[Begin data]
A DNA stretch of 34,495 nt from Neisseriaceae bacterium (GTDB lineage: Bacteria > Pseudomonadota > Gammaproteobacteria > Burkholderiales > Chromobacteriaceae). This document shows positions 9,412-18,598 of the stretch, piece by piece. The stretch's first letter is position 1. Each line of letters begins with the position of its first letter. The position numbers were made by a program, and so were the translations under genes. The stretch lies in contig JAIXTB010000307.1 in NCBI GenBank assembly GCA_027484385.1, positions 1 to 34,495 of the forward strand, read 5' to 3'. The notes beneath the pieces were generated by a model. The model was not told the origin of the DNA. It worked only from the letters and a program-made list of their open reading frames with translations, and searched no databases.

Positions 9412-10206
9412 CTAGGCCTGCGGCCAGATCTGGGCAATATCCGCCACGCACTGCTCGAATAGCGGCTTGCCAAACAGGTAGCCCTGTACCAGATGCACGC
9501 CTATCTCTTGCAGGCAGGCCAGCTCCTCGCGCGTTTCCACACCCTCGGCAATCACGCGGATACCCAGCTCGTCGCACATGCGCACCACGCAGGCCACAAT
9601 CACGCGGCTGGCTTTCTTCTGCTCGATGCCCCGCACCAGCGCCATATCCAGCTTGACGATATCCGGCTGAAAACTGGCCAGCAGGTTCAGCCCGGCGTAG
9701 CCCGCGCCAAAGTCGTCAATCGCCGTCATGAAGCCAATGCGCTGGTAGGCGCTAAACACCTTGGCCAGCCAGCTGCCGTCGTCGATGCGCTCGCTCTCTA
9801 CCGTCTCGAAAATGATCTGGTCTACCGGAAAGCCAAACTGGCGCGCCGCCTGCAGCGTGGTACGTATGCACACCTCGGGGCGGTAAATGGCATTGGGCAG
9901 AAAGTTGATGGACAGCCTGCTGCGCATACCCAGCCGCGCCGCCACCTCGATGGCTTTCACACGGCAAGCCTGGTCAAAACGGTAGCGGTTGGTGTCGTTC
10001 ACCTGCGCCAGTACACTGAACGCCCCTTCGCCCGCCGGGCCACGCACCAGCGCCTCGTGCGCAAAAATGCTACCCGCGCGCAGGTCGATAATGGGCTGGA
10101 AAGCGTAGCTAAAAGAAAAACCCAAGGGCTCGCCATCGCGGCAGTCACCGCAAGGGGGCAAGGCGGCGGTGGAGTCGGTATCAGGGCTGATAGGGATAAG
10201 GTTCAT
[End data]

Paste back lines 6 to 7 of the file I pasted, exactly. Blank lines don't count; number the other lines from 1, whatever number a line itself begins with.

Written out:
9701 CCCGCGCCAAAGTCGTCAATCGCCGTCATGAAGCCAATGCGCTGGTAGGCGCTAAACACCTTGGCCAGCCAGCTGCCGTCGTCGATGCGCTCGCTCTCTA
9801 CCGTCTCGAAAATGATCTGGTCTACCGGAAAGCCAAACTGGCGCGCCGCCTGCAGCGTGGTACGTATGCACACCTCGGGGCGGTAAATGGCATTGGGCAG